current situation v. larger reality

or, alternately titled: perspective.

first, to everyone who thinks of me, prays for me, and wishes me well – thank you. i appreciate all of it, i can feel your support, and i do NOT know where i would be without you.

now. i have learned a lesson in the thirtieth (wait…thirty-first? i hate math.) year of my life, 2008, New York.

i have learned that the present is fleeting and any “conditions” or “demands” that are placed on any given moment, hour, or day may be either honored or scoffed at… depending.

on what, i do not know.

the rules are subject to change, the rug may indeed be yanked out from under you with light, moderate, or even excessive force.

these are not all negative things, even though the connotation is so clearly there.

change is good.

about a month ago, i remember sitting down to examine my financial situation. the results were grim and terrifying. i am having a ridiculously hard time finding a job. although, considering the economic state of the area, i’m probably just fortunate that i even got some interviews. jobs do not come easily here in the finger lakes region of new york. this is, of course, what my parents told me while i was deciding to move back to new york from nashville. i knew it myself. when i lived here before, i worked in a factory to support myself. and 9.35 or something an hour was actually a pretty good wage at the time.

i’m talking about all of this because, for the first time in a long time, i was seriously, dangerously, struggling with money. no matter what i did, i could not get my footing financially. some seven-year-old collections account would pop up, or i would overdraw my bank account by accident (that’s at least a $90 error every time), or i would forget a payment for some reason. i have been a lot more scatter-brained since i moved back to new york – i think i forgot to allow myself room to actually adapt to this move, and my emotions have been working overtime to keep me in balance while i have been running around acting like nothing is different at all. why, a mere 9 months ago i was making double what i make today. i was going to an average of three concerts a week, buying new purses and popsicles, and i went to starbucks on a fairly regular basis. i would guess that 75% of my dining was “out.”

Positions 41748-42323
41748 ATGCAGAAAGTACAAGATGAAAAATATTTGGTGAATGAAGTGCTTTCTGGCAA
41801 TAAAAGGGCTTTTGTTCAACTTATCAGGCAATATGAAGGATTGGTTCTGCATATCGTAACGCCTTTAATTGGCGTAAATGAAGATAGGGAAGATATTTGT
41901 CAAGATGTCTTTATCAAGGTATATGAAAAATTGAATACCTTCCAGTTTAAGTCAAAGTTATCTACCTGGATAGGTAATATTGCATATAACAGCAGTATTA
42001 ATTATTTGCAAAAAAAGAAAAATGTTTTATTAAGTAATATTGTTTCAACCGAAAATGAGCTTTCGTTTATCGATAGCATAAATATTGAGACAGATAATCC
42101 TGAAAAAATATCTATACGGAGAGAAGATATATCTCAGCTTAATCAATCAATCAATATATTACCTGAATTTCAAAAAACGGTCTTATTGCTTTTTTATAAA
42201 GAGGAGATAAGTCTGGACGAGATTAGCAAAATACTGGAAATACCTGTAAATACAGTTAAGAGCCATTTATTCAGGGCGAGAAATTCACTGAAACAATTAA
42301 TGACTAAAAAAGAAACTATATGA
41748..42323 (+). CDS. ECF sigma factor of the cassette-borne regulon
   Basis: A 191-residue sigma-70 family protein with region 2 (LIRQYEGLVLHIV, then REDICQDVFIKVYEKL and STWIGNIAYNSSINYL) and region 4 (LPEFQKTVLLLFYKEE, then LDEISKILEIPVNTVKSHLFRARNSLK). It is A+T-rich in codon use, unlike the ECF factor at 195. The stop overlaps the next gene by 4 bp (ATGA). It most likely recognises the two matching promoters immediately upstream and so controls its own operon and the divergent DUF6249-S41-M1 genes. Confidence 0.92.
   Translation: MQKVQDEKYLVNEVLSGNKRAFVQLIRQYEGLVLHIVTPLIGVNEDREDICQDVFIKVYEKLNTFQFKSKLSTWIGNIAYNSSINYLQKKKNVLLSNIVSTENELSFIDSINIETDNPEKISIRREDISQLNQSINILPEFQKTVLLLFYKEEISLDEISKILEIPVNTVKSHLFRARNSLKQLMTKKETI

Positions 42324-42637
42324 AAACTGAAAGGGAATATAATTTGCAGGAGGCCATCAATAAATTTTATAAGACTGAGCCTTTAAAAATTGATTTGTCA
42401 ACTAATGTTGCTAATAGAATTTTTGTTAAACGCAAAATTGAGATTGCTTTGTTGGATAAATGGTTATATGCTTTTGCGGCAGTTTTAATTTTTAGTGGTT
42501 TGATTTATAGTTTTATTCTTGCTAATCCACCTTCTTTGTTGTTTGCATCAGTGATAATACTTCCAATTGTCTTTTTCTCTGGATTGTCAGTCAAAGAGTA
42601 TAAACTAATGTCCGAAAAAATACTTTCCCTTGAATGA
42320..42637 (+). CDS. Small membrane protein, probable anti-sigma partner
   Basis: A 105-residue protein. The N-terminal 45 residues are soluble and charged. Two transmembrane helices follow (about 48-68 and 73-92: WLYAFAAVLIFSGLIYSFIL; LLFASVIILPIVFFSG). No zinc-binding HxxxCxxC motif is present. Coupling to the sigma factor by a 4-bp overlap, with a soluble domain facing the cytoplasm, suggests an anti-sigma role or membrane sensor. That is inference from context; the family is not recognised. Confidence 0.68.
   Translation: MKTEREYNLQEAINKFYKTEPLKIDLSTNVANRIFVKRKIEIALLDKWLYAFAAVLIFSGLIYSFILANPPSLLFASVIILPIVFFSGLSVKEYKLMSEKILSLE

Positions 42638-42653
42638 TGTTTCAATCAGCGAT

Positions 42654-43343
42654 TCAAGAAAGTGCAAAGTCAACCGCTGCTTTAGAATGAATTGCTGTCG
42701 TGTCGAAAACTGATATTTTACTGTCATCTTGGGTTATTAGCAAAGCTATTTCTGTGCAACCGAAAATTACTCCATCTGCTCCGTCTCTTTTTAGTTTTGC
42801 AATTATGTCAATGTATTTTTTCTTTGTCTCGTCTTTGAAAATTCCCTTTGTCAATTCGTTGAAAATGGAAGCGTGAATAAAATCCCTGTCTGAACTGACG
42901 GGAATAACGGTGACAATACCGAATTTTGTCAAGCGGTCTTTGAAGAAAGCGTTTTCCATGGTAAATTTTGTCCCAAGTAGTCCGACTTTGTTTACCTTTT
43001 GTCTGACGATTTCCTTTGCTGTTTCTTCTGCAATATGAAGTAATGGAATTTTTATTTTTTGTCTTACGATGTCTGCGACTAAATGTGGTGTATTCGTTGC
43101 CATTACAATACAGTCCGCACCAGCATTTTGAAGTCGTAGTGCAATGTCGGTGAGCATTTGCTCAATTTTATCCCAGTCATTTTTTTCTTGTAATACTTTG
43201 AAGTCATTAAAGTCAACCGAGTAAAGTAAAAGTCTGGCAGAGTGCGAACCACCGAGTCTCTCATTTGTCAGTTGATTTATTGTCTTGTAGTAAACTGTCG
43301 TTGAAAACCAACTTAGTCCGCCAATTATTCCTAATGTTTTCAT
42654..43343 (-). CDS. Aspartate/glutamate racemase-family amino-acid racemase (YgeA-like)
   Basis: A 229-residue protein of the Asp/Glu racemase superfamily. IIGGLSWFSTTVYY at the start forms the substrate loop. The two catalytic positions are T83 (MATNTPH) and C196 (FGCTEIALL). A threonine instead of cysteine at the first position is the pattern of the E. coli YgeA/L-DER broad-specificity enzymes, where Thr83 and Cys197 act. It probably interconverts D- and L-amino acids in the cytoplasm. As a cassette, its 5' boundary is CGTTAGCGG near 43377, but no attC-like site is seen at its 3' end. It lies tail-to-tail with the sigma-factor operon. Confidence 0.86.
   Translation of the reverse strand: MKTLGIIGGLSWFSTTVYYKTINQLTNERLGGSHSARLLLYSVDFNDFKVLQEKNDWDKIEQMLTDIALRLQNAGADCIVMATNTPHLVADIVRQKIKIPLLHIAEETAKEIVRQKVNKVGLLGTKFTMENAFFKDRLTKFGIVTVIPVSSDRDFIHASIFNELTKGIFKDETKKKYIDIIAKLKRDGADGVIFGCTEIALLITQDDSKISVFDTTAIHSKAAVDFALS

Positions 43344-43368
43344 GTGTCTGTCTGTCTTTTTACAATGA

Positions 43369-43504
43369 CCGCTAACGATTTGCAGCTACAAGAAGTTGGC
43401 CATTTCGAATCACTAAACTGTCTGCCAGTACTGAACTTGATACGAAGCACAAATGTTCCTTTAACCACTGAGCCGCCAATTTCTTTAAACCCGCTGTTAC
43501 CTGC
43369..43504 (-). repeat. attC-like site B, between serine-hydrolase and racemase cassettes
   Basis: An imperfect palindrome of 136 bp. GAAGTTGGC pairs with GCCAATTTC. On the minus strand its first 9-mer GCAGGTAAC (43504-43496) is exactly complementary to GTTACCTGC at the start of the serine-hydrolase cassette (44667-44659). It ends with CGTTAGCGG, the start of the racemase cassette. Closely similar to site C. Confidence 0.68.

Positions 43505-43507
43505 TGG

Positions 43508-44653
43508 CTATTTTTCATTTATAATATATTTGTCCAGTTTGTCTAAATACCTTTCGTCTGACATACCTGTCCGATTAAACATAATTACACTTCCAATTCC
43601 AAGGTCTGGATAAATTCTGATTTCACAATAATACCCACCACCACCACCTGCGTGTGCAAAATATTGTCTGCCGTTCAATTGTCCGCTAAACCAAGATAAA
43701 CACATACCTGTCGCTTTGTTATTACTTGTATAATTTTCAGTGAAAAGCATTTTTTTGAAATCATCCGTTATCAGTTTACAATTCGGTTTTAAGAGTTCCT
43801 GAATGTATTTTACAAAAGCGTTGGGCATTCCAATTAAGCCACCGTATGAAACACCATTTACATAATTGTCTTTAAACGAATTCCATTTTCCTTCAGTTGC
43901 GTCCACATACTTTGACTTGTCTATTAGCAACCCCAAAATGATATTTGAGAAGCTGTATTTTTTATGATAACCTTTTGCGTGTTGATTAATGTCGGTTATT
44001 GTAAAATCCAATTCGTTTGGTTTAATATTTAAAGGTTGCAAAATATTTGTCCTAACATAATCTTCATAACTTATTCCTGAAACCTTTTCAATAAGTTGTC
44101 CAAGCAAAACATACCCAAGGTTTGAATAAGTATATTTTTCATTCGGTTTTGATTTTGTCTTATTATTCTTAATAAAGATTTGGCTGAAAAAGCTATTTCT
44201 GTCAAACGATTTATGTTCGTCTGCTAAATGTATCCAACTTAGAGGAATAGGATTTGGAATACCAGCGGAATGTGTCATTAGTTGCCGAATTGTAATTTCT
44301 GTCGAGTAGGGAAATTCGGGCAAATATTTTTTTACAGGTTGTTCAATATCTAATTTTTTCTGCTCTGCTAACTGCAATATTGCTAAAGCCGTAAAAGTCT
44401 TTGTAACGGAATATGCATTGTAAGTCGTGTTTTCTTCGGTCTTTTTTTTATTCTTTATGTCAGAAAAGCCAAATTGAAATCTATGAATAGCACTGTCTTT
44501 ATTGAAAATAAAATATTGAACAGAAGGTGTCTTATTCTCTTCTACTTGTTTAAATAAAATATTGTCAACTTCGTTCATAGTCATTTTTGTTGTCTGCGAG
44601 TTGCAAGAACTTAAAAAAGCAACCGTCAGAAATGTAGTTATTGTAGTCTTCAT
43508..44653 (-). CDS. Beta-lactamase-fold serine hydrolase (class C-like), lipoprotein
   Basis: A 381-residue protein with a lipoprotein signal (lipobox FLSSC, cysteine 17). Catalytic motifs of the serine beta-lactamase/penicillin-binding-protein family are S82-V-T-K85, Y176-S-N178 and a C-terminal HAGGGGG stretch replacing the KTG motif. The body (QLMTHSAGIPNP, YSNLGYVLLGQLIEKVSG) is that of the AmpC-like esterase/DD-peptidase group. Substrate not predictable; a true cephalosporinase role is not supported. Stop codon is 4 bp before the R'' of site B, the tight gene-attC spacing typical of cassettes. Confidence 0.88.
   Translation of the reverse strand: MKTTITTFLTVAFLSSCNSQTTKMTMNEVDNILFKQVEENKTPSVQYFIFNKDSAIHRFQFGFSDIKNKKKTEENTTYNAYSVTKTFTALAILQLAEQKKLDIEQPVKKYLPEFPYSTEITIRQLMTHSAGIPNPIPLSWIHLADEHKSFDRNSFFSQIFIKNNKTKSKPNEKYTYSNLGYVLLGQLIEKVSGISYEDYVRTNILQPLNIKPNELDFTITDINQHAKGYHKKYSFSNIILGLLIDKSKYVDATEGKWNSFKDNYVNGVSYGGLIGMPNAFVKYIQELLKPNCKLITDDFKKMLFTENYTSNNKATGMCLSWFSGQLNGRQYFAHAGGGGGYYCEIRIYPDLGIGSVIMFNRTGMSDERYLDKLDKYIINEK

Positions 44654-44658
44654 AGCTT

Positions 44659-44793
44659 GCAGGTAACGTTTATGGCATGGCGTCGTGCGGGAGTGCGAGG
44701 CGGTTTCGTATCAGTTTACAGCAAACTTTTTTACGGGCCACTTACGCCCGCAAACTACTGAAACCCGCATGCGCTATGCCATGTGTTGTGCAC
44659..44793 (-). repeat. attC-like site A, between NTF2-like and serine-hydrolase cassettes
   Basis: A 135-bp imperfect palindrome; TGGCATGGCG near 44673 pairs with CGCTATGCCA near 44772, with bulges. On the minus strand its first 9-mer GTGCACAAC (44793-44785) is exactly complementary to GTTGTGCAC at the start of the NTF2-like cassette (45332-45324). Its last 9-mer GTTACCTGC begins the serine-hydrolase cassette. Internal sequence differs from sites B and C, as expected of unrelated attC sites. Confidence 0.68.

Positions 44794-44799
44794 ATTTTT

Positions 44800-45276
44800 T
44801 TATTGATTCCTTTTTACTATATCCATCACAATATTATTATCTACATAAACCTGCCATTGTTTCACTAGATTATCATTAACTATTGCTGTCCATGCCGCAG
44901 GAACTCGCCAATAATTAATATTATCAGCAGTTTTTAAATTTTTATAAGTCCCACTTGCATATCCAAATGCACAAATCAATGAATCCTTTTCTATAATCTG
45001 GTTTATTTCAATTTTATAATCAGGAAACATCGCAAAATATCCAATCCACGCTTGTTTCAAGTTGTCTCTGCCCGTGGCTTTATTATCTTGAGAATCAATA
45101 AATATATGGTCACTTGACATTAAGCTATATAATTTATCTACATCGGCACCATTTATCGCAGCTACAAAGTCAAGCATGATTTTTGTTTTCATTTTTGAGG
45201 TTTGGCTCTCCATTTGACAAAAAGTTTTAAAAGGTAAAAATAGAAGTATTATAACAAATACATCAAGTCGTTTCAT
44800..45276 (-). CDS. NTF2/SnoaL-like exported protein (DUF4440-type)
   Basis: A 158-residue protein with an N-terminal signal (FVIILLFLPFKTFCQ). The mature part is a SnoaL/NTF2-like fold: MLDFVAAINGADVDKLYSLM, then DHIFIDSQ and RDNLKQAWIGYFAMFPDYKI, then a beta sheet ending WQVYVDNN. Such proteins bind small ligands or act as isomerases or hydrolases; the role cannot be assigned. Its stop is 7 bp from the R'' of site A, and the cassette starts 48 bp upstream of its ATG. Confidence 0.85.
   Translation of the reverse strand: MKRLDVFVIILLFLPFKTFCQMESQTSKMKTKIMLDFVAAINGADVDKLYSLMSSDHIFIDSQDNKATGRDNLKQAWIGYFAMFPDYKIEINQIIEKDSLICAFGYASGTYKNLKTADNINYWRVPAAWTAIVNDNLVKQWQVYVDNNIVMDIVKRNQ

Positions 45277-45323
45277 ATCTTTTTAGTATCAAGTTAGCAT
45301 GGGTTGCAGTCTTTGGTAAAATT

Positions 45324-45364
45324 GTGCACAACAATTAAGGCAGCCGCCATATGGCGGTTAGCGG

tsk tsk.

i have to confess that i have not been the most gracious, patient, and kind poor person. i have been irritable and impatient and angry. a month ago, when i examined my finances, i literally said, “there is no hope for me to get out of this situation.” how could i know that i was about to start just attracting money?

it started small – $50 for dogsitting, $60 from my friend, and, gradually, over the last month, that small amount has increased to a two month’s pay – a SAVINGS ACCOUNT. i am still working at my job with the terrible pay, but now i have a little bit of breathing room. i don’t have to panic at the thought of taking my car to the garage. and i am NOT, and have not been for a few months now, using credit cards. CREDIT CARDS ARE THE DEVIL. THE DEVIL. i’m telling you… if you’re even thinking about buying a bunch of crap you can’t afford because “it’s like having extra money,” THINK AGAIN. YOU HAVE BEEN DECEIVED. money is money, and that’s the bottom line. credit is not money. it’s the hope of money you might have, one day, given to you in advance by (basically) a loan shark. if you would never go to a loan shark, don’t use a freakin’ credit card! buy what you can afford to buy with the money that you make from your job. if you want more stuff, get another job or spend less on other areas of your budget. oh yeah, and MAKE A BUDGET. and stick to it. you will NEVER get out of a hole unless you are willing to drastically change your ways and realign your priorities.